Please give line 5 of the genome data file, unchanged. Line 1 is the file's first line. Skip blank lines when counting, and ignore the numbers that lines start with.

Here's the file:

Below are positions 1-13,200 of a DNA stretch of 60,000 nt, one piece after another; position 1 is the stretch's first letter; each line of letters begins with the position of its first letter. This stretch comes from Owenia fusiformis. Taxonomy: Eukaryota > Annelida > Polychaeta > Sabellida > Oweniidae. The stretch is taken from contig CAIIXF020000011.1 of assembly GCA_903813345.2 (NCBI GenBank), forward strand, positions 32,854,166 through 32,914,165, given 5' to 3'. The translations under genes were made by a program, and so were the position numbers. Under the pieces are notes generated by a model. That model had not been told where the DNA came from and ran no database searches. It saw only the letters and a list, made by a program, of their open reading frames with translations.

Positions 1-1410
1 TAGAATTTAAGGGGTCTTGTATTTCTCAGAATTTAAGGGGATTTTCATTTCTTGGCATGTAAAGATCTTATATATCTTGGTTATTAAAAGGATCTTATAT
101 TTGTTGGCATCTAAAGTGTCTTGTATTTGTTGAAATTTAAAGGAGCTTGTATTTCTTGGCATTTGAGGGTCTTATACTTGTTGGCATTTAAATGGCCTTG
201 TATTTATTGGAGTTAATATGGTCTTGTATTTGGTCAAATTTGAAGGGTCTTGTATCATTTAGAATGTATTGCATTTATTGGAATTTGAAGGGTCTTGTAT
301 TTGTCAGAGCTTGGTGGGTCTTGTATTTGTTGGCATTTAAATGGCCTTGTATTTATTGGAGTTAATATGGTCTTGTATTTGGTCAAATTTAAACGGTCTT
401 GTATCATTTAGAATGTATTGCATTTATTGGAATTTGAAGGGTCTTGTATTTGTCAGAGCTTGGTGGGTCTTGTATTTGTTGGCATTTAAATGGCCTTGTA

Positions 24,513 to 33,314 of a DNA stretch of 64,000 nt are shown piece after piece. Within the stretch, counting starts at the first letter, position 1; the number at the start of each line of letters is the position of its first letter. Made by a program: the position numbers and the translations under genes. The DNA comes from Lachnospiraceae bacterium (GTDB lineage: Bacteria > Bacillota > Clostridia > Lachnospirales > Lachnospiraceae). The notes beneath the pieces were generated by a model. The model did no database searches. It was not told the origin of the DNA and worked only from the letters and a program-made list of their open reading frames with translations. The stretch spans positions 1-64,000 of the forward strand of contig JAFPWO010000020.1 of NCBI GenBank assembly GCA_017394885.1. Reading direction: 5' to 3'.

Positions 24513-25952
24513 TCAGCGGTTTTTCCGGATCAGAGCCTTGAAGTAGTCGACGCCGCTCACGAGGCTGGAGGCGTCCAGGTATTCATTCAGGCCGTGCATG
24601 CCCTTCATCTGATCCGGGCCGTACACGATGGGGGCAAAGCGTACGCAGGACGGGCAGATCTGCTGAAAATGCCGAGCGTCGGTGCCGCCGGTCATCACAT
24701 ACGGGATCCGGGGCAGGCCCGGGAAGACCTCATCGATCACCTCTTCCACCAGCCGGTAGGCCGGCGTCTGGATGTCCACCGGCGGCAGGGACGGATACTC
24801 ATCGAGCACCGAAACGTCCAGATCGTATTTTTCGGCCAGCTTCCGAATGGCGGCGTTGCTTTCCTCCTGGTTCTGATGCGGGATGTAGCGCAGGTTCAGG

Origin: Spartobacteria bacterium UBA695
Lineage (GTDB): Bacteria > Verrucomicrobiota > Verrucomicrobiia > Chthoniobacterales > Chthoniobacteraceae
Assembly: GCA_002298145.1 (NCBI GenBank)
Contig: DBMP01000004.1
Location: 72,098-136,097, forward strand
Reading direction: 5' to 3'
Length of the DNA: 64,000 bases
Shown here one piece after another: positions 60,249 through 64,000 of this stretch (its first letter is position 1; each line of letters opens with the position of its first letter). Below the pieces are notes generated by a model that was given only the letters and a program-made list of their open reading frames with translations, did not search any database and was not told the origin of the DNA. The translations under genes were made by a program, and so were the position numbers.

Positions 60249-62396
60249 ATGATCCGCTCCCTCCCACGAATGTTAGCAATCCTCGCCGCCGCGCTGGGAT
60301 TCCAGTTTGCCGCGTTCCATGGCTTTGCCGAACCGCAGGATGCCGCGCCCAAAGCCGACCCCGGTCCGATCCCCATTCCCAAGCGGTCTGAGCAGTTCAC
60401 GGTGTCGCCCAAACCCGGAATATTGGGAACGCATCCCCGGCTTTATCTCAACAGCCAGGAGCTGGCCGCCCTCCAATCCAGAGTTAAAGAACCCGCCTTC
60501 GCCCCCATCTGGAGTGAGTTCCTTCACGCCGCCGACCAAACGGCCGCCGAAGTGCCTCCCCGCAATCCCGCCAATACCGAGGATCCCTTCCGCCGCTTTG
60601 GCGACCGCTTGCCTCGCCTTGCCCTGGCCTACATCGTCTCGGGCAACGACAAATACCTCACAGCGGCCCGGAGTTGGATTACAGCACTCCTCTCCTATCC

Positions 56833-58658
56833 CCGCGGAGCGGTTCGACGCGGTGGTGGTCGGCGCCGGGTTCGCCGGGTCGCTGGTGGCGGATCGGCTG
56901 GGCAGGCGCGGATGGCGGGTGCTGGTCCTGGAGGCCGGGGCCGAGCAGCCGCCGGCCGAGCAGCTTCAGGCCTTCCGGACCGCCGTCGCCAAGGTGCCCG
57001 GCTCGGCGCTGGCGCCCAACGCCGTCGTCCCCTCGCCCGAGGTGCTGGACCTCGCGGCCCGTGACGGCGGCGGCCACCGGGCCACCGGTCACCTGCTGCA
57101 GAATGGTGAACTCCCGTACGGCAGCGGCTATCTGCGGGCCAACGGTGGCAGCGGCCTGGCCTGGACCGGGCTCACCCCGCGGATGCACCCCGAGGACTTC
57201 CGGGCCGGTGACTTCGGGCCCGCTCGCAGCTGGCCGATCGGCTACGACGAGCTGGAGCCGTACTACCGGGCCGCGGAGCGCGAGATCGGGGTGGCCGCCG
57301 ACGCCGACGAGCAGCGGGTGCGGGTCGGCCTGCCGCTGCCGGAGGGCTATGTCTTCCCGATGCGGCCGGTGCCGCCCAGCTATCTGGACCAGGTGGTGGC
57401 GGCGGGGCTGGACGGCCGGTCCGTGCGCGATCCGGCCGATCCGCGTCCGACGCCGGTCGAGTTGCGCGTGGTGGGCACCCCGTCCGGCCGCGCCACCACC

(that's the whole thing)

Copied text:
201 TATTTATTGGAGTTAATATGGTCTTGTATTTGGTCAAATTTGAAGGGTCTTGTATCATTTAGAATGTATTGCATTTATTGGAATTTGAAGGGTCTTGTAT